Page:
The National Bike Summit is underway. Go with other bikers to harangue your congressperson about public transportation funding!

Read more: Uncategorized


Renewable hydropower could supply all of Africa’s electricity

In Africa, 587 million people go without electricity -- only about two-fifths of the continent's population has access to a regular supply. But according to a new United Nations report, hydropower -- a form of renewable energy -- could supply all of Africa's electricity needs.

Right now, only about 32 percent of the continent's energy comes from hydropower, but there's vast potential for growth. Africa is only using about 5 percent of its hydropower potential.

There are two main obstacles to tapping into this resource: money (not enough of it) and the need for cooperation. Rivers make great international borders, which is not exactly convenient for countries who want to build large dams. They have to come to an agreement with other governments in order to move forward.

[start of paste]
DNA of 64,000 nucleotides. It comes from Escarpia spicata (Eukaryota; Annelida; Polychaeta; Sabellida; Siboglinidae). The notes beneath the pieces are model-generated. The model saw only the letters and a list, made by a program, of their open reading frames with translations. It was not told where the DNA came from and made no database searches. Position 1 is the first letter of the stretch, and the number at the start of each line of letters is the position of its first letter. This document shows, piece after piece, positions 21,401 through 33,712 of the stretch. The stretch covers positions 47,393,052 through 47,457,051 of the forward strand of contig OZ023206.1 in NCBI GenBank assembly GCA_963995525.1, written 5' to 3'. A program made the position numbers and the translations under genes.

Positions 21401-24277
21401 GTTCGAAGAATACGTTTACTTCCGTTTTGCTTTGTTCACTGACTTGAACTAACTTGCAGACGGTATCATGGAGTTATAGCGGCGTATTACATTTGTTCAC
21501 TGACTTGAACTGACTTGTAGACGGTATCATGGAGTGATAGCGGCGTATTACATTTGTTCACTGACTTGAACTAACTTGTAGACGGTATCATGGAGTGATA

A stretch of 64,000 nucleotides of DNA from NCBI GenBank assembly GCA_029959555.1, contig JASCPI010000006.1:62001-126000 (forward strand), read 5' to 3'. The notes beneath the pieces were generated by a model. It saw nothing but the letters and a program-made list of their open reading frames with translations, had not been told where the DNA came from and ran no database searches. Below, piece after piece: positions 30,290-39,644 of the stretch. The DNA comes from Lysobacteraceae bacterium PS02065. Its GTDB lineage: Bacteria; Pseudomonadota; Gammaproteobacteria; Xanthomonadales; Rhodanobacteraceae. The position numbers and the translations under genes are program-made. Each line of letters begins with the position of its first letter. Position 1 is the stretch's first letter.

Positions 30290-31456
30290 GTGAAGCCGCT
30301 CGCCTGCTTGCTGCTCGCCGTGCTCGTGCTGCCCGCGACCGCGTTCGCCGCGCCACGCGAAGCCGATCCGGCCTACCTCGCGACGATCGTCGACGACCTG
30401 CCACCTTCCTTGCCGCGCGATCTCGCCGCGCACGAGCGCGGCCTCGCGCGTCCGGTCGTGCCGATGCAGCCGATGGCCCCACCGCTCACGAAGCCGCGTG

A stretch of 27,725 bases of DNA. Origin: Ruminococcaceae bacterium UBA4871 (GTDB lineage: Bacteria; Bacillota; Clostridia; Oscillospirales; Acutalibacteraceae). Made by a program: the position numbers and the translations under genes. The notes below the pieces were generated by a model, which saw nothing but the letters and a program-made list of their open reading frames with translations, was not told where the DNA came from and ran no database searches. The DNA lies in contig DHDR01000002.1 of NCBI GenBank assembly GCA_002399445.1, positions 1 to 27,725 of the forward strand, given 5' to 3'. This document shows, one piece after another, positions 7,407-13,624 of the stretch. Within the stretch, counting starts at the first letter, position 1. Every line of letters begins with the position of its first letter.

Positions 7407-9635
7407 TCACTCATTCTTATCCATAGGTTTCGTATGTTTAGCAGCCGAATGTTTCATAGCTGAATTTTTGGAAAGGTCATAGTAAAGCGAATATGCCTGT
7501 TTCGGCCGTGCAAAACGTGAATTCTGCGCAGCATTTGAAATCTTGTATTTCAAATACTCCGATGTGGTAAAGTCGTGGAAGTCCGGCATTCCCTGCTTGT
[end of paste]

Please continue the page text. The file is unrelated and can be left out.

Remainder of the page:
Read more: Climate & Energy


Energy monitoring device lets dad bust up rager from 500 miles away

If this were a movie, hardware and software developer David Rowe would look like a sitting duck for teen shenanigans -- I mean, we don’t know the dude, but we’re pretty sure he’s a dweeby dad (or as close as you can get in Australia). The man describes himself as “kind of a power geek” -- and he is talking about home energy use, not imperialism. But in fact, Rowe’s power geekiness has now translated into powerful hardass parenting: He busted up his daughter's New Year's bash from 500 miles away, thanks to his home energy monitoring device.

Over New Year's, Rowe was traveling in the Melbourne area, an eight-and-a-half-hour drive from home. His 16-year-old daughter was staying with friends. The vacant house piqued Rowe's energy geek curiosity: How would it perform with no one in it? So he fired up his energy-monitoring device and took a look.